Can sweating remove toxins from the body? A look at the research
(Natural News) Since the 1990s, scientists have determined that harmful toxins from the environment accumulate within the tissues of the body. Now, researchers from the University of Alberta in Canada found that sweating helps remove these toxins, specifically a flame retardant chemical called polybrominated diphenyl ethers (PBDEs). Published in Biomedical Research International, the researchers highlighted that studying sweat, along with blood, is crucial to understanding the toxic compound.
What are PBDEs?
PBDEs are found everywhere – they are in plastics, textiles, electronic materials, and construction materials. In the 1960s, manufacturers used them on their products in order to prevent these materials from catching fire. While this seemed advantageous at the time, people found out later that the risks of PBDEs outweighed any manufacturing benefits.
In 1987, researchers from Sweden identified them as global pollutants. In 1990, scientists found that these compounds had the ability to bioaccumulate, which means they can build up in human tissues.
Further research on PBDEs showed that the toxic compound had numerous health risks, including hormone dysregulation, neurotoxicity, and even cancer. Moreover, they were found in higher quantities among infants and toddlers than in adults. This was due to higher amounts of exposure. (Related: Scientists discover toxins from flooring and furniture in children’s blood, urine.)
PBDEs can enter the body in different ways, including:
- Indoor air and dust (from household products)
- Diet (particularly from meat)
- Breast milk (thereby transferring to the infant)
Blood and sweat, important biomarkers for studying PBDE
For the longest time, scientists have focused on blood samples when studying PBDE bioaccumulation. In the Alberta study, the researchers explored other bodily liquids and identified other possible methods to detoxify the body of these pollutants.
The researchers focused on three bodily fluids: blood, urine, and sweat. They gathered data from nine men and 11 women, who voluntarily gave samples. Each participant gave a 200 mL sample of blood, a sample of first-morning urine, and a 100 mL sample of sweat.
Researchers did not find PBDE compounds (congeners) in the urine samples, so they focused on the blood and sweat samples instead. Their findings revealed that perspiration contained higher concentrations of PBDE congeners compared to blood.
This had two serious implications:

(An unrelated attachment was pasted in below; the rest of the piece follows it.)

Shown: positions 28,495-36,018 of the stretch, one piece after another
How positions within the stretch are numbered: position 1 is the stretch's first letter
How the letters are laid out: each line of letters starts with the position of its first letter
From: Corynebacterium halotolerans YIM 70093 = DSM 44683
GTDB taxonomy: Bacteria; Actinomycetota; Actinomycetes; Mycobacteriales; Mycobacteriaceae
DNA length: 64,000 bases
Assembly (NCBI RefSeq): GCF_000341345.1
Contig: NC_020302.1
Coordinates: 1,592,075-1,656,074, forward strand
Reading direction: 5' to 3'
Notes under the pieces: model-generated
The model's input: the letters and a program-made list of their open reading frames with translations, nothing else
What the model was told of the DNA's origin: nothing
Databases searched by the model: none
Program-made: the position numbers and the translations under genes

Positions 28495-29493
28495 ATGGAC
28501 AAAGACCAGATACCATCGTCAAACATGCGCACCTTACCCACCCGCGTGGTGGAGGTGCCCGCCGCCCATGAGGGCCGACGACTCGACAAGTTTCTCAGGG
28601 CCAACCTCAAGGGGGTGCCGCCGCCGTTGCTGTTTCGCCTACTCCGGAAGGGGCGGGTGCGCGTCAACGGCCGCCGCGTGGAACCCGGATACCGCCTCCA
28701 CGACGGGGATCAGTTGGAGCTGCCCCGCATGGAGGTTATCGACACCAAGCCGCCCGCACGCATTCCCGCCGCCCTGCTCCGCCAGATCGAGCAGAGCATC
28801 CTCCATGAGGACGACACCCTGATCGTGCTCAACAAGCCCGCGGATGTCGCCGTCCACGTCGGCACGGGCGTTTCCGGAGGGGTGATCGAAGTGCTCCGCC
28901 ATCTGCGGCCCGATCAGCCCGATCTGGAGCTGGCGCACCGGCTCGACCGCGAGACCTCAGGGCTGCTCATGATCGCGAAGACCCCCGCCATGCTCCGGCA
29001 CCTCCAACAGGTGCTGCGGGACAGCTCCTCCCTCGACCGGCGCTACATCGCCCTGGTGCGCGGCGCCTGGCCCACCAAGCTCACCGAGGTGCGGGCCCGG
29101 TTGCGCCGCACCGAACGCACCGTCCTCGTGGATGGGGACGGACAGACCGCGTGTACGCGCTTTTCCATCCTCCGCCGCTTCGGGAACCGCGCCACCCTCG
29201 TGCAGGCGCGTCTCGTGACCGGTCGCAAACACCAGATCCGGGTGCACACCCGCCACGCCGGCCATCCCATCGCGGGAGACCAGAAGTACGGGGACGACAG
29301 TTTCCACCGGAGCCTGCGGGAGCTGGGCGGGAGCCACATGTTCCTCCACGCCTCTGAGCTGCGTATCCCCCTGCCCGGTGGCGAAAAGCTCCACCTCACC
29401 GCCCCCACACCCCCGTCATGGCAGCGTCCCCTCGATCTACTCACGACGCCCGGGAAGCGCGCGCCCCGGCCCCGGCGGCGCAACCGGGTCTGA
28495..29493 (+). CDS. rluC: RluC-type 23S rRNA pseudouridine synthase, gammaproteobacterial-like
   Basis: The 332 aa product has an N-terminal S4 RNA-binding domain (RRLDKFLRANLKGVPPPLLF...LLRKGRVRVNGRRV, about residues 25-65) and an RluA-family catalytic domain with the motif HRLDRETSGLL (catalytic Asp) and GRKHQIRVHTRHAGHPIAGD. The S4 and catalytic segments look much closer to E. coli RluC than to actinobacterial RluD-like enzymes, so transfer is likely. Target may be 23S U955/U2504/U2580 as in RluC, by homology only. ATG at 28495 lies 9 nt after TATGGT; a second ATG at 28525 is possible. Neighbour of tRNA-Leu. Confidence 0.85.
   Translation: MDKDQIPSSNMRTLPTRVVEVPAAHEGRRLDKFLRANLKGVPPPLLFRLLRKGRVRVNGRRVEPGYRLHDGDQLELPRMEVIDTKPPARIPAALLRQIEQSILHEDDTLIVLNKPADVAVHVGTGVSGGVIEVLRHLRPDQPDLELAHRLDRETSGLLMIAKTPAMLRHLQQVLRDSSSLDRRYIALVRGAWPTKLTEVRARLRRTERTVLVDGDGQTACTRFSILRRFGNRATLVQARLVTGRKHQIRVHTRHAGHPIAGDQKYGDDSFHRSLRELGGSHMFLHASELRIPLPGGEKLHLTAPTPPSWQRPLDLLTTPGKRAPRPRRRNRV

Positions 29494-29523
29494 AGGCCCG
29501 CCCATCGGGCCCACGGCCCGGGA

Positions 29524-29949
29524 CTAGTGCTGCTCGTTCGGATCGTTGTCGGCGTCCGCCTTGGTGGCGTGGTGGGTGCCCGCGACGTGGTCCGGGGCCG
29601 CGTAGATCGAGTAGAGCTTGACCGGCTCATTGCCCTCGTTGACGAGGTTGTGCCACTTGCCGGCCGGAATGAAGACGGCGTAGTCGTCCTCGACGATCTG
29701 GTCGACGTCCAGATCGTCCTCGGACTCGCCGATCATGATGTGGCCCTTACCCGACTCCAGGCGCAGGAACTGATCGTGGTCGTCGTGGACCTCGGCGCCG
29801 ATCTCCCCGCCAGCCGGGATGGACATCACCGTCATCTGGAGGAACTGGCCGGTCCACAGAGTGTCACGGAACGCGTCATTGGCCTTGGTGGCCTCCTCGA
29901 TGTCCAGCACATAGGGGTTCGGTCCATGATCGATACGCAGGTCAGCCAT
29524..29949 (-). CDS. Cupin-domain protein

1. Both blood and sweat can be analyzed to study PBDE exposure.
The researchers pointed out that relying on blood samples alone offered a partial understanding of how PBDEs affect the human body. They noted that sweat had not been considered for a long time because it was difficult to collect. However, their findings made it clear that examining perspiration could offer new insight into this subject.
Researchers also stressed that it was important to analyze both bodily fluids. While sweat contained higher amounts of PBDEs, it was still mostly comprised of water. This meant that PBDE amounts were diluted. Thus, any data gathered from sweat samples had to be examined alongside information gathered from blood samples.
2. By perspiring, the body rids itself of toxins.
Perspiration is primarily linked to helping regulate body temperature. However, this study showed that it has detoxification properties as well. It further highlighted the importance of sweating.
Researchers suggested that participating in activities that induce sweating could help slowly break down the build-up of PBDEs in the human body. Some of these activities include:
- Exercise. Physical activity induces heavy sweating. Due to busy schedules, it can be difficult to set aside time for regular sessions. However, putting the effort into exercise reaps a lot of benefits in the long run.
- Sauna. The heat in a sauna helps people sweat. Moreover, it does not require much movement and encourages relaxation. Do not stay inside for too long, or it may result in dehydration.
- Eating ginger. The rhizome is known to have diaphoretic (sweat-inducing) qualities. Eating ginger may potentially increase the amount of perspiration released by a person.
PBDEs have been accumulating inside human bodies for years, and children are most vulnerable. However, the body has ways of detoxifying itself, particularly sweating, which can help remove them from the body.